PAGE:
- Memorize these stations now, tourists. (Photo: Wikimedia Commons)
Visit the D.C.-area hotels Monaco, Helix, and Rouge, and you can expect many of the typical amenities — you can hope for complimentary soap, breakfast, access to a pool, and all that, but there's one new offering that's likely unexpected: a complimentary 24-hour membership to D.C.'s Capital Bikeshare program as well as educational biking materials, bike maps, and helmets. The District department of transportation has just launched the new pilot program and partnership with the three Kimpton hotels this month, according to a DDOT press release from mid-July. All three of the hotels are near Capital Bikeshare stations.
And what does this mean for D.C. and Capital Bikeshare?
The District is hoping to capitalize and expand on the Brand of the Bike. Great cycling cities have a special cachet to them, a power that goes beyond the activity alone. Research suggests that biking cities might be happier in general and that a culture of biking can trigger other social benefits. Furthermore, D.C.'s bikeshare program has grown at a dramatic pace, opening only last fall and now offering more than 1,100 bikes throughout 115 stations. More are planned for D.C. and Arlington soon, and DDOT's bikesharing program manager Chris Holben hopes the service, already past 500,000 trips earlier this summer, will hit a million rides by its one-year anniversary.
The idea of biking is becoming inextricably linked with D.C.'s streets, as more and more conversation has begun to circulate around cycling lanes and other bike-friendly developments. The magic word describing those interests now is momentum.
What's especially interesting about this bikeshare-hotel partnership is the target audience of the complimentary benefits — out-of-towners, tourists, newcomers. To make the Capital Bikeshare such a visible part of D.C.'s identity to visitors has its own benefits and spreads the perception of D.C.'s bike-friendliness well beyond just the District.
Targeting visitors is smart for multiple reasons. One drawback to the Capital Bikeshare program, from my perspective, has always come down to the following question: Why wouldn't a serious bike commuter already own their own bike? Bicycles aren't prohibitively expensive, and most cyclists would, I imagine, want to have their own bike for simplicity's sake. Why rent when you can own? But visitors to D.C. will never bring bikes onto a planes, and the District is ultimately a small place, geographically, and very bikable. A visitor hoping to get around could do far worse than rent a bike from the Capital Bikeshare stations. By raising awareness of their services, via hotels and other materials, the bikeshare program is able to tap that new market of users in a dynamic new way. Say a visitor is here for a week. Even 24 hours of free use of Capital Bikeshare might inspire them to sign up for daily bikeshare rentals for the next six days, and perhaps more importantly in the long run, that person would carry news of the experience back to wherever they're from — a critical form of marketing, potentially, speaking to the novelty of the experience.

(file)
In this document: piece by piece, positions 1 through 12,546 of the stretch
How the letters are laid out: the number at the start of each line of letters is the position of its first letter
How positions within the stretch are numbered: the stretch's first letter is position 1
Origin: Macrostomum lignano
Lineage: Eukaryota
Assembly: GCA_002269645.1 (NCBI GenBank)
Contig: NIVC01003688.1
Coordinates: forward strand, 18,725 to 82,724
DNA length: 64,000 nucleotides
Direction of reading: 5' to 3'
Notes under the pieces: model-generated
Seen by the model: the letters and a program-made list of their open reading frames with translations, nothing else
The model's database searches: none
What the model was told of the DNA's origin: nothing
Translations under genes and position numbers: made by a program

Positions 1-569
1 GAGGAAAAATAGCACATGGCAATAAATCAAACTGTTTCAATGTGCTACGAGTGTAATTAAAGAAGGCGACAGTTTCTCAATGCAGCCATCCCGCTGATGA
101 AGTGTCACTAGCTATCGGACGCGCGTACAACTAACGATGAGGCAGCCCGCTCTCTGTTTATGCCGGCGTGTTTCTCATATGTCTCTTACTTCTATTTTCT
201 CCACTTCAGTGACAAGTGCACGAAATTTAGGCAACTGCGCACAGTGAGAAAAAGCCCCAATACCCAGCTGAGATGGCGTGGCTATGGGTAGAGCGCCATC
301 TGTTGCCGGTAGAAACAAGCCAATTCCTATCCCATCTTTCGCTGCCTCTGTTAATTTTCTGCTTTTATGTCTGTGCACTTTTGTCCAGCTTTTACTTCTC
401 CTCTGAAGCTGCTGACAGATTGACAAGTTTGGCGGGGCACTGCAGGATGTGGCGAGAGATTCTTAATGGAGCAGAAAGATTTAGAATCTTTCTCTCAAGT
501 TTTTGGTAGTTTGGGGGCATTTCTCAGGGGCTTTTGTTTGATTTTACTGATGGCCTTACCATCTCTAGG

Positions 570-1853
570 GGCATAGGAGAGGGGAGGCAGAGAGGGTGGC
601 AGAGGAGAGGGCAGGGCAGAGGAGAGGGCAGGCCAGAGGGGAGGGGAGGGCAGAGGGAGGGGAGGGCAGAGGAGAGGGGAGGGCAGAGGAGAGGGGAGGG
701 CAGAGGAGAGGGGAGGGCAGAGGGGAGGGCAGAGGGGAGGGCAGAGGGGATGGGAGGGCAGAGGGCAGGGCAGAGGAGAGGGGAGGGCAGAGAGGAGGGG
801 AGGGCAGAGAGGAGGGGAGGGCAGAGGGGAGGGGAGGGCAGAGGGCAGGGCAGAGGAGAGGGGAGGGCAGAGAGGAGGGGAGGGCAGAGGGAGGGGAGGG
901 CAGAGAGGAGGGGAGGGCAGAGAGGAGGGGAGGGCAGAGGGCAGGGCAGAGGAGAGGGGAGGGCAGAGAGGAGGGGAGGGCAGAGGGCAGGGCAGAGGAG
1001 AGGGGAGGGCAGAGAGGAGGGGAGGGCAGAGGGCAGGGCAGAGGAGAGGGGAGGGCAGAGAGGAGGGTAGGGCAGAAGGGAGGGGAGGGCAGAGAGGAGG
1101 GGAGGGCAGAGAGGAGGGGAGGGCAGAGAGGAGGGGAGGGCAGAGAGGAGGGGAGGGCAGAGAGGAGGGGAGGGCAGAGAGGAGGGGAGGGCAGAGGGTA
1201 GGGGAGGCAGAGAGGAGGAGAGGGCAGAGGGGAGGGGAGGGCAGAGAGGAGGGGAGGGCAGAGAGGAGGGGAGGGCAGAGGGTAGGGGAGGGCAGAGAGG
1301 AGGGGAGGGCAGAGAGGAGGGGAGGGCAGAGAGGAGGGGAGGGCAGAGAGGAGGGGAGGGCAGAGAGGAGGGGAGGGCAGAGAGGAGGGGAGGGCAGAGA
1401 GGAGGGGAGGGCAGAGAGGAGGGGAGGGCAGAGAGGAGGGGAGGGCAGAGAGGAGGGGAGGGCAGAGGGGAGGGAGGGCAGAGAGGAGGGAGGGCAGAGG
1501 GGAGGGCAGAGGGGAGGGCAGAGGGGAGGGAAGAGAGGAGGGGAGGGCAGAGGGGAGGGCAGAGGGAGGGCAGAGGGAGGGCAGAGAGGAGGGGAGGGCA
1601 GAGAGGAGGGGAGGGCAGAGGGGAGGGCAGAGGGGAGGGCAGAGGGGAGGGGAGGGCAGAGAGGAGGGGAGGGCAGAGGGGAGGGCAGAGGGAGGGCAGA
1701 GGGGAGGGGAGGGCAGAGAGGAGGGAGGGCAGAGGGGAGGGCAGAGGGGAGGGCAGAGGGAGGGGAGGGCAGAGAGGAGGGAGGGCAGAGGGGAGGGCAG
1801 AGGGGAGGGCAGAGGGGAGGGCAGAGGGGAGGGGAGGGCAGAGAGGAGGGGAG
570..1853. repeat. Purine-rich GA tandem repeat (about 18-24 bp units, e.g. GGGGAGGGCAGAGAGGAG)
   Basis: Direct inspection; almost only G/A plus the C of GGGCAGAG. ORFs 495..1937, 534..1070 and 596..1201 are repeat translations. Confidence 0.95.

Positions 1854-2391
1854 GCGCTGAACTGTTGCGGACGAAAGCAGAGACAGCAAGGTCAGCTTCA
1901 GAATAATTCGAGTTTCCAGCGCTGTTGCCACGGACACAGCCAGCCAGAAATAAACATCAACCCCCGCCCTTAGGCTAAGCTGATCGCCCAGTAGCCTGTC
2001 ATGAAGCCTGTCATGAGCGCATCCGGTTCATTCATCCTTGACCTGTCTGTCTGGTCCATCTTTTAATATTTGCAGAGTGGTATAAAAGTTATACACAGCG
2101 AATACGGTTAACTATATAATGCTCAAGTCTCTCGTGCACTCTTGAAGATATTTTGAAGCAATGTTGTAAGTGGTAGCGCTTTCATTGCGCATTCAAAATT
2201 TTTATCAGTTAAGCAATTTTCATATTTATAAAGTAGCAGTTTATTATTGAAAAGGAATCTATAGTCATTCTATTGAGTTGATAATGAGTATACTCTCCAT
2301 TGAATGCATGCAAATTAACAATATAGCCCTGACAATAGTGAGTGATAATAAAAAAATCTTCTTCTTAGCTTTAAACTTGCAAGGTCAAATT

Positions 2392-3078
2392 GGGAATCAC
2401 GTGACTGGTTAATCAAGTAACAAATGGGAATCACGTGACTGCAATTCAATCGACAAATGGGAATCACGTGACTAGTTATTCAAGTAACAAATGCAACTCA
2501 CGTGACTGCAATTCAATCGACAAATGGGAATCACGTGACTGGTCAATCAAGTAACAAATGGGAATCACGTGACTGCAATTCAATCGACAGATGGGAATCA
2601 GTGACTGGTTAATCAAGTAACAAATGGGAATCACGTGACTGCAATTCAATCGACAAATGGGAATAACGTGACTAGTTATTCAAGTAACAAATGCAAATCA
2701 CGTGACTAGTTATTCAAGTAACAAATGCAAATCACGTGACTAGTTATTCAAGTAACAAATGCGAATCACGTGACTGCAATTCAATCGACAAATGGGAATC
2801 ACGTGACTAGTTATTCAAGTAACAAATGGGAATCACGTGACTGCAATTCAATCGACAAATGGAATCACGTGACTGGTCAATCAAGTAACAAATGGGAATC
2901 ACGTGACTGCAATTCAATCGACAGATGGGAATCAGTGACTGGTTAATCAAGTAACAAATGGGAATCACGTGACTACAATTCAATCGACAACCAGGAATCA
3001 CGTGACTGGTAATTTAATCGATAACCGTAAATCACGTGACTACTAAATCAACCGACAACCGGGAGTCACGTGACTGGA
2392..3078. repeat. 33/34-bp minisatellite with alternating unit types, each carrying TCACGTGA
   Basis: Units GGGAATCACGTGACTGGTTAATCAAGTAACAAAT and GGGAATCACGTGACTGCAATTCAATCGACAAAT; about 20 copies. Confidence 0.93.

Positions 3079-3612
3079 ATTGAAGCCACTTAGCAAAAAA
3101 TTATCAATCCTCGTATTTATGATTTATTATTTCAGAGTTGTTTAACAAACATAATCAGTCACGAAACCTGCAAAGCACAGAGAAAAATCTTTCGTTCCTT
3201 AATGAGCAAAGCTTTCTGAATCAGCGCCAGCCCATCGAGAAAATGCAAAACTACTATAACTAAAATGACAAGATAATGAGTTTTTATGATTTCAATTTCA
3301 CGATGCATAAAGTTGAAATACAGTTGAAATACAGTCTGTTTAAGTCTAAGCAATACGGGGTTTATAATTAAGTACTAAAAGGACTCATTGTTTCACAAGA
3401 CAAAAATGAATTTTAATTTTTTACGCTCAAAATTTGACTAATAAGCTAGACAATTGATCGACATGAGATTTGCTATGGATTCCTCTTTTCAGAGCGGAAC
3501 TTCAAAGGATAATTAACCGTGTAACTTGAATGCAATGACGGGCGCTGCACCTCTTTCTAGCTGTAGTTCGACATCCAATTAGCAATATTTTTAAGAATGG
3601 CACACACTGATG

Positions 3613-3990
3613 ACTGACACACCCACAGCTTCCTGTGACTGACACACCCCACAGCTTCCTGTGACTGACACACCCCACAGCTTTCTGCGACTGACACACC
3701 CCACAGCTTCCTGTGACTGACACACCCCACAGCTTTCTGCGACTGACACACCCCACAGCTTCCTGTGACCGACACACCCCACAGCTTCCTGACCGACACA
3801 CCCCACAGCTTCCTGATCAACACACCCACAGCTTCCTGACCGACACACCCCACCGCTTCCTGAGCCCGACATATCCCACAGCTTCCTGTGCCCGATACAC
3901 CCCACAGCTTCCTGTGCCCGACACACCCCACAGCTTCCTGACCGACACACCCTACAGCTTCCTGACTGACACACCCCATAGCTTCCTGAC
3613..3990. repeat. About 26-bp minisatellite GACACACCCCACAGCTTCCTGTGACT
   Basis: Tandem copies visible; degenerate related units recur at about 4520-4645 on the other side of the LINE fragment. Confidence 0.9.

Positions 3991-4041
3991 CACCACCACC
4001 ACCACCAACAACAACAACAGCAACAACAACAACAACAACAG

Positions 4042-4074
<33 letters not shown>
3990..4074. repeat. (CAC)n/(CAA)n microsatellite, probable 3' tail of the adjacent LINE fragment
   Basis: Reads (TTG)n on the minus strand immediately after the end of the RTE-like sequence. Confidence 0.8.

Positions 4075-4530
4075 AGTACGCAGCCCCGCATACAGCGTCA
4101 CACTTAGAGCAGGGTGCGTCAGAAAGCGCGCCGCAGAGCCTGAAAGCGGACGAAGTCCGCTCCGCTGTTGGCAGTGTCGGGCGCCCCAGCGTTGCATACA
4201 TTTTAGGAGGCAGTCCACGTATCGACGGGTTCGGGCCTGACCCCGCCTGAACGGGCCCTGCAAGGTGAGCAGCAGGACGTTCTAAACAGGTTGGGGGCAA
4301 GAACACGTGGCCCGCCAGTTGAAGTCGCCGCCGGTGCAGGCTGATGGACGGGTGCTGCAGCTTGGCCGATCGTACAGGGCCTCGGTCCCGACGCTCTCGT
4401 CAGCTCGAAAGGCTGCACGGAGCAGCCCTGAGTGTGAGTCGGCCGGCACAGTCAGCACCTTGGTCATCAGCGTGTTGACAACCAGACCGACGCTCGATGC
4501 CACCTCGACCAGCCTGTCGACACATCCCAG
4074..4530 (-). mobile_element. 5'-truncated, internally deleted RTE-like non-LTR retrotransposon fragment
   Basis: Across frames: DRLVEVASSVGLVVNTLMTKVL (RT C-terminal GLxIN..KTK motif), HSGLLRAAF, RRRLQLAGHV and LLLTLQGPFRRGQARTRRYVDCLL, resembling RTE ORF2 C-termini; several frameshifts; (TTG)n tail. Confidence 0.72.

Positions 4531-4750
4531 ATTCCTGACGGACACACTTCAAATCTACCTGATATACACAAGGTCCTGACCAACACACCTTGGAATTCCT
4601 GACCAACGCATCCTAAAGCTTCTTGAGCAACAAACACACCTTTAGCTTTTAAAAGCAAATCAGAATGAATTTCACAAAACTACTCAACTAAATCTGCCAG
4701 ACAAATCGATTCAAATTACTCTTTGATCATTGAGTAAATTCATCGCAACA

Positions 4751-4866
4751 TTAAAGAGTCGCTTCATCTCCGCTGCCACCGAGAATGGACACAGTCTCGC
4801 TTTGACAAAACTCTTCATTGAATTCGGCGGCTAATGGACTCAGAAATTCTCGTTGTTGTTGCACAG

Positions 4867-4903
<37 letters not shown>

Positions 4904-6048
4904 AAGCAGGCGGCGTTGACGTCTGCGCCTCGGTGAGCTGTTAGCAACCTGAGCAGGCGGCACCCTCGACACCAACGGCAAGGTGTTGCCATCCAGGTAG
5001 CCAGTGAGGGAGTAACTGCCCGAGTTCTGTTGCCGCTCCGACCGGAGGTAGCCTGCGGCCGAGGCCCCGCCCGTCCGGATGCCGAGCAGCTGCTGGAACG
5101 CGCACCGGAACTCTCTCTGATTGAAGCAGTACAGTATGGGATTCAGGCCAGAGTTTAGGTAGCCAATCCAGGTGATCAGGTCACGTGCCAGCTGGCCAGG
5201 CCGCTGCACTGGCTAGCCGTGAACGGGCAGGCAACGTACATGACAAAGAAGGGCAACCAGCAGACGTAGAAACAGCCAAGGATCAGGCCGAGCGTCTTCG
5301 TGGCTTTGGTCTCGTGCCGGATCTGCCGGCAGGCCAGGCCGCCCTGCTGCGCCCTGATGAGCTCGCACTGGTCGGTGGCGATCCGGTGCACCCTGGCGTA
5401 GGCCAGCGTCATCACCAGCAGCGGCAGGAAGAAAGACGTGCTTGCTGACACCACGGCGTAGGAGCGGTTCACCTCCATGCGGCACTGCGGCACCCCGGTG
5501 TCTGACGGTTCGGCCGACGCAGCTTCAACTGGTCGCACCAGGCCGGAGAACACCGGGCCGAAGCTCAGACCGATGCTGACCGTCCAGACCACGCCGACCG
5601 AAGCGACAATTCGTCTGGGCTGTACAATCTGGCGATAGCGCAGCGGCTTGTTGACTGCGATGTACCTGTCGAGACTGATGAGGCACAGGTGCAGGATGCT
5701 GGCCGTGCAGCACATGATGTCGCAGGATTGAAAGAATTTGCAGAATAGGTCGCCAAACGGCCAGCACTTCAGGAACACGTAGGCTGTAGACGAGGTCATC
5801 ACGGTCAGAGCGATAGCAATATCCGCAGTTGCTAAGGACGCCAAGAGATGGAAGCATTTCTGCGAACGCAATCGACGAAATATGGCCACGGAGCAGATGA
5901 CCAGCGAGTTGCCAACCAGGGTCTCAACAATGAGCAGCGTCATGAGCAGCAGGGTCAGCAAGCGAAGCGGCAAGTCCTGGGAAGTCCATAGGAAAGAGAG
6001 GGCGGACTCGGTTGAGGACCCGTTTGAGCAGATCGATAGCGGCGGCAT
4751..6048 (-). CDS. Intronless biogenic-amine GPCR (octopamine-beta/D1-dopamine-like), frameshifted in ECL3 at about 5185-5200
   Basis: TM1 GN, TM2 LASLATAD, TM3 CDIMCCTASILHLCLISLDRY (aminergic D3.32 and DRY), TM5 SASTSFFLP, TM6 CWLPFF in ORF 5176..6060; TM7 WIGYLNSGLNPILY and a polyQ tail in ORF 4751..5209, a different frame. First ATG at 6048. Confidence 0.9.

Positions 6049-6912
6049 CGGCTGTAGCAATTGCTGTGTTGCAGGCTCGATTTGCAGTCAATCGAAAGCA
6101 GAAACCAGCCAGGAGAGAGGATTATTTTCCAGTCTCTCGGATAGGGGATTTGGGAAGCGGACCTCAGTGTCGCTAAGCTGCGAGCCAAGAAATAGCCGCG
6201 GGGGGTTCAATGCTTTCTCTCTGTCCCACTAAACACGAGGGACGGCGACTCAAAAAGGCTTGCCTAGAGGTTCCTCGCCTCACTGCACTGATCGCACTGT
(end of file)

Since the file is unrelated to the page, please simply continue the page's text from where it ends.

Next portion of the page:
The only drawback is that the new users wouldn't easily know where other bikeshare stations are, away from the hotel. I interviewed the man who took the 500,000th trip on Capital Bikeshare a couple months ago, and even he, a D.C. resident, struggled to find bikeshare stations when he first signed up. Hence why DDOT stresses the bike maps also freely available at the Kimpton Hotels. All the players express full enthusiasm in the press release, unsurprisingly, and the hotel says they're hoping to roll this out to all seven of their D.C. locations if all goes well.
We'll see how the pilot program goes though. Might the perception of D.C.'s biking opportunities for a casual tourist become on par with a city like Amsterdam?